Monthly Report: September 2014 Albums

1. Rich Gang - The Tour, Part 1
There's something absurd and miraculous about this mixtape dropping out of the sky while "Lifestyle" (which isn't even on this) is dominating radio and Young Thug and Rich Homie Quan are having this incredible run. A year ago, I would've still dismissed Thug as a Lil Wayne disciple and Quan as someone who could make a hot single but would probably never step out of Future's shadow. Now both these guys are getting bigger and better seemingly every month with a new hit or feature, and totally inhabit their own musical space and can do things that the people they're most often compared to can't. And it's just kind of beautiful that out of all the chaos of Thugger's contractual situation, Birdman stepped in and oversaw a project that he presumably couldn't actual legally release on Cash Money and just gave it away as this beautiful gift for everybody, better than almost any album with a barcode in recent memory and a hundred times better than the first Rich Gang album released last year. London On Da Track is the real reason this thing cooks so consistently, though -- I love hearing stuff like "Keep It Goin'" that offers variations on previous hits like "About The Money," but then there's tracks like "Flava" that sound like nothing else and just stand out even in such a consistently excellent tape. This is on Live Mixtapes, but all these other albums are on my running Spotify playlist of 2014 albums.

2. Gerard Way - Hesitant Alien
It's kind of funny to me that My Chemical Romance carried so much stigma among 'serious' rock fans, dismissed as an eyeliner emo band for tweens and girls, because it was always so clear that Gerard Way was just curating a bunch of cool old influences in much the same way as Jack White or whoever. That aspect of what Way does is amped up on his debut solo album, which is a full-on dive into glam and new wave, but I really wouldn't want to boil down his talent to the ability to pay homage to his record collection -- the guy is just a great rock singer who has a unique way of biting into every syllable, and letting minor changes in inflection dramatically change the tone and intensity of the track. And he's always known how to build a whole album around a particular aesthetic. It's more impressive here because the other MCR guys are gone but the riffs and hooks are still there, although it remains to be seen whether I'll grow to love this as much as their best albums. I think "Get The Gang Together" is my favorite song right now, the back half of the album is really strong considering that all the advance singles were from the first half.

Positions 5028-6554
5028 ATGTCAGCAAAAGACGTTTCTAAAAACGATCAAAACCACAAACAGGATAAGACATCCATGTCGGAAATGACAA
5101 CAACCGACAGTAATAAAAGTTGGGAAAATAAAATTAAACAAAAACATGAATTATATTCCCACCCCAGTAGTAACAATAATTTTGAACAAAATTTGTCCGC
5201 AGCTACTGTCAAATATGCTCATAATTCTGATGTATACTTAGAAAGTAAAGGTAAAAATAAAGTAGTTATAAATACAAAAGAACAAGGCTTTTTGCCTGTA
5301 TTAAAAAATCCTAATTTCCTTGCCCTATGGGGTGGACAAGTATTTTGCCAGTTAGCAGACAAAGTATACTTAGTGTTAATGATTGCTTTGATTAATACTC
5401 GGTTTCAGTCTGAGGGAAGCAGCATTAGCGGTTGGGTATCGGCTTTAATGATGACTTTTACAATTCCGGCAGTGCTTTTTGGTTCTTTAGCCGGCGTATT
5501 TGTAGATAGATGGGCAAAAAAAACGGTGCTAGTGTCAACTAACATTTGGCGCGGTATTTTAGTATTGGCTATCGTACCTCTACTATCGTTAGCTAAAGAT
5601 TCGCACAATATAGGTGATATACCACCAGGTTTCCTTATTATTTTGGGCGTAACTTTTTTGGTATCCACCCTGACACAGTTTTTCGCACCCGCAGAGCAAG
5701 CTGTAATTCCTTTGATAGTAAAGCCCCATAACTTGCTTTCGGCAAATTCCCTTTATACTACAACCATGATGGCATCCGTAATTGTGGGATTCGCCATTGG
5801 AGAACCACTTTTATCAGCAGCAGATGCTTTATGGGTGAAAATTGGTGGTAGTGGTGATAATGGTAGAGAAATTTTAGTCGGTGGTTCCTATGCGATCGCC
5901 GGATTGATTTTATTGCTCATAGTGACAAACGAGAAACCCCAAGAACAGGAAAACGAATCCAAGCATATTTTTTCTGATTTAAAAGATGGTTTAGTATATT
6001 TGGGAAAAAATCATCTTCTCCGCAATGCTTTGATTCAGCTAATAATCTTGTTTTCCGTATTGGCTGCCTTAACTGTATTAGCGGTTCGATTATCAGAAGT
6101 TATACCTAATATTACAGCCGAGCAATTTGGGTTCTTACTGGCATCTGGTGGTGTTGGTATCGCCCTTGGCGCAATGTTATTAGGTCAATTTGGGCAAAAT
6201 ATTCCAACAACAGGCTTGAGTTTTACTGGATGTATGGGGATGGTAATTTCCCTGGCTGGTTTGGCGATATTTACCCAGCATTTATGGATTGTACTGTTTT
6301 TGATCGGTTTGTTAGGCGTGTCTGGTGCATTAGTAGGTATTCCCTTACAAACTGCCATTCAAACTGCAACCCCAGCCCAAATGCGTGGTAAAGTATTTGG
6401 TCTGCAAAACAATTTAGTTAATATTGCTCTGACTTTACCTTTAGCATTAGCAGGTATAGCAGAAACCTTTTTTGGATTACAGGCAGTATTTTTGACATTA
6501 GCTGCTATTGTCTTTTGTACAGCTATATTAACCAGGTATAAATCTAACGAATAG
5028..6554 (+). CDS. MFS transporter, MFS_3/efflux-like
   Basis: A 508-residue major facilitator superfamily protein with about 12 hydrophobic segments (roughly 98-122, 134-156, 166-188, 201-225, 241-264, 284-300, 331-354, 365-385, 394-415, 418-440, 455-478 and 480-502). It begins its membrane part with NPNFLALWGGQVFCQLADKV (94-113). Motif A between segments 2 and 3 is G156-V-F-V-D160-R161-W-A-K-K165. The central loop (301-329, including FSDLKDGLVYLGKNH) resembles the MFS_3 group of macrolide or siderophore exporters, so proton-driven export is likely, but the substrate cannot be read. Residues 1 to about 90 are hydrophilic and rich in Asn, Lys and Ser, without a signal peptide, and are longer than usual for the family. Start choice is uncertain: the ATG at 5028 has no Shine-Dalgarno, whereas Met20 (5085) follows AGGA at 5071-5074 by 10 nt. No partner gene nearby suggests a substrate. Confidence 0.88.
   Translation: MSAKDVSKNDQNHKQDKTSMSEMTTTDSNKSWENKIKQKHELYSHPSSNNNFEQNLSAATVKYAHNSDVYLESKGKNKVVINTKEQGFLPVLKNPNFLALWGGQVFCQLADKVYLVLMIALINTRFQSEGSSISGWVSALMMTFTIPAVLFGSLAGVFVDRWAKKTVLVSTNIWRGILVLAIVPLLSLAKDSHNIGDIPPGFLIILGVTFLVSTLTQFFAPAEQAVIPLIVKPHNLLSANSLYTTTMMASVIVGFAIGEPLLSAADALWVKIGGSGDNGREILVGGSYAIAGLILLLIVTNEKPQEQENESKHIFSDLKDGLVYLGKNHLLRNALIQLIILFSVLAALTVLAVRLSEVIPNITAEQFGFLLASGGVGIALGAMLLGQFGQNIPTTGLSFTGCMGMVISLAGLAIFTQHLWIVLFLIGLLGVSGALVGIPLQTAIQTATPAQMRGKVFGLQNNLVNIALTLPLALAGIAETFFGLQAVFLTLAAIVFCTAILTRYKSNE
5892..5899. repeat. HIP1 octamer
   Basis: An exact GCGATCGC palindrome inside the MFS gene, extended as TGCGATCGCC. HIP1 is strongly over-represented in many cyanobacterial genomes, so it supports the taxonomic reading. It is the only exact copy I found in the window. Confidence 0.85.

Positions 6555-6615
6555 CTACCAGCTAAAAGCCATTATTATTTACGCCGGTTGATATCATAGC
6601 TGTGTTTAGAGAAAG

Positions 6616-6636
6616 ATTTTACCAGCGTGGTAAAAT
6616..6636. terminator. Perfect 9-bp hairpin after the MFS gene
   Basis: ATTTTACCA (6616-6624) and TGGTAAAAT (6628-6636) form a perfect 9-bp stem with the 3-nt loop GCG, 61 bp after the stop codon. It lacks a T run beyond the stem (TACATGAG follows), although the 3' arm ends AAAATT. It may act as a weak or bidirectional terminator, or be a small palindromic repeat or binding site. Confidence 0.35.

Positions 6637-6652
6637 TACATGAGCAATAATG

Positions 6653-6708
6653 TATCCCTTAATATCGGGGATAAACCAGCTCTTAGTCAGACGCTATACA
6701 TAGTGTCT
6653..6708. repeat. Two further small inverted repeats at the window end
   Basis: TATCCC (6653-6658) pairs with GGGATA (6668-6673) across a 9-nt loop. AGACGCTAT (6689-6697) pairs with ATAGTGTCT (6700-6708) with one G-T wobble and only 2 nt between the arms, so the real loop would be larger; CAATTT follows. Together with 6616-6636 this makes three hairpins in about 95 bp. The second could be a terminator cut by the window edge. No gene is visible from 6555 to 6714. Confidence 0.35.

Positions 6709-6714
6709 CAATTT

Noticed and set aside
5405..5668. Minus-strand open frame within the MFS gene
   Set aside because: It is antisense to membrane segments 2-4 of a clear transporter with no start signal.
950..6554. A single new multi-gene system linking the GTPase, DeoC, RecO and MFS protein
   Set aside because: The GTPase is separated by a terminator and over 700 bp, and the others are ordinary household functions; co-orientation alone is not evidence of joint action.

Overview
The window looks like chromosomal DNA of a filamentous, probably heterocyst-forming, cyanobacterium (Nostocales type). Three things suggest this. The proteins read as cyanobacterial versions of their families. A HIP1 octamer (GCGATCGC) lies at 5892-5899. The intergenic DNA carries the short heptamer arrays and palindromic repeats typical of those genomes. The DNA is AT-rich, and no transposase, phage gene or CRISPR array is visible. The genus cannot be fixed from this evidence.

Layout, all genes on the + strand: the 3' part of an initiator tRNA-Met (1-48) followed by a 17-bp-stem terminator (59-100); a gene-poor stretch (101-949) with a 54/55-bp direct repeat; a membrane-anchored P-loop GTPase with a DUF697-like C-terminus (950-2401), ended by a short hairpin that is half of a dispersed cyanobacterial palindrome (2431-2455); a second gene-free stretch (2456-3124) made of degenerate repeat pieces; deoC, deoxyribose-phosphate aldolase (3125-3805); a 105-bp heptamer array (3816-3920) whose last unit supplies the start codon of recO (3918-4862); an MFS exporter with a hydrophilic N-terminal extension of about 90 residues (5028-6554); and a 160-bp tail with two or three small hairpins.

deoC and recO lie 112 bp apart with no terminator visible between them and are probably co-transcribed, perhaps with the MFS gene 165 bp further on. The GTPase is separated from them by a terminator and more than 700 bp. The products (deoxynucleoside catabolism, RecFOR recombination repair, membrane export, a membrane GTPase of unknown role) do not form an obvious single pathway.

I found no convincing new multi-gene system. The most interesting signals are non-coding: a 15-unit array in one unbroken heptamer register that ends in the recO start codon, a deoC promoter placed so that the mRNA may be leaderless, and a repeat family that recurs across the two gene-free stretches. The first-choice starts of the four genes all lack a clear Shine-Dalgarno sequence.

3. Sloan - Commonwealth
Sloan are another example of a band who shamelessly wear their influences on their sleeves, but don't let it stop them from writing songs that are uniquely their own. I recently made a 'box set' of Sloan playlists to pay tribute to the fact that each of the four members of the band has written dozens of good-to-great songs, and this is the first album where they've actually separated each member's tracks into its own block, four sides of a double album. Their other double album, 2006's Never Hear The End Of It, was one of Sloan's best albums and kicked off a late career renaissance, but this one is more of a slow burner -- it opens with a few light pop tracks by the wispy-voiced Jay Ferguson, and you don't get a block of strutting Patrick Pentland anthems until track 11. But what really makes the album click and realize its potential is the Andrew Scott's section, which is one 17-minute track called "Forty-Eight Portraits." It's easily the most experimental and ambitious thing Sloan has ever done, and those aren't qualities I would name as Sloan's virtues ordinarily, but it works.

4. Jeezy - Seen It All: The Autobiography
On his 3rd and 4th albums, I respected Jeezy for having such a strong command of his aesthetic at a time when all his peers were kind of flailing around and jumping on bandwagons. But since then, he was so early on the Mustard wave, and it suited him surprisingly well, that I'm almost a little disappointed that this album doesn't have trendier production. It's solid, though, some huge-sounding anthems as usual.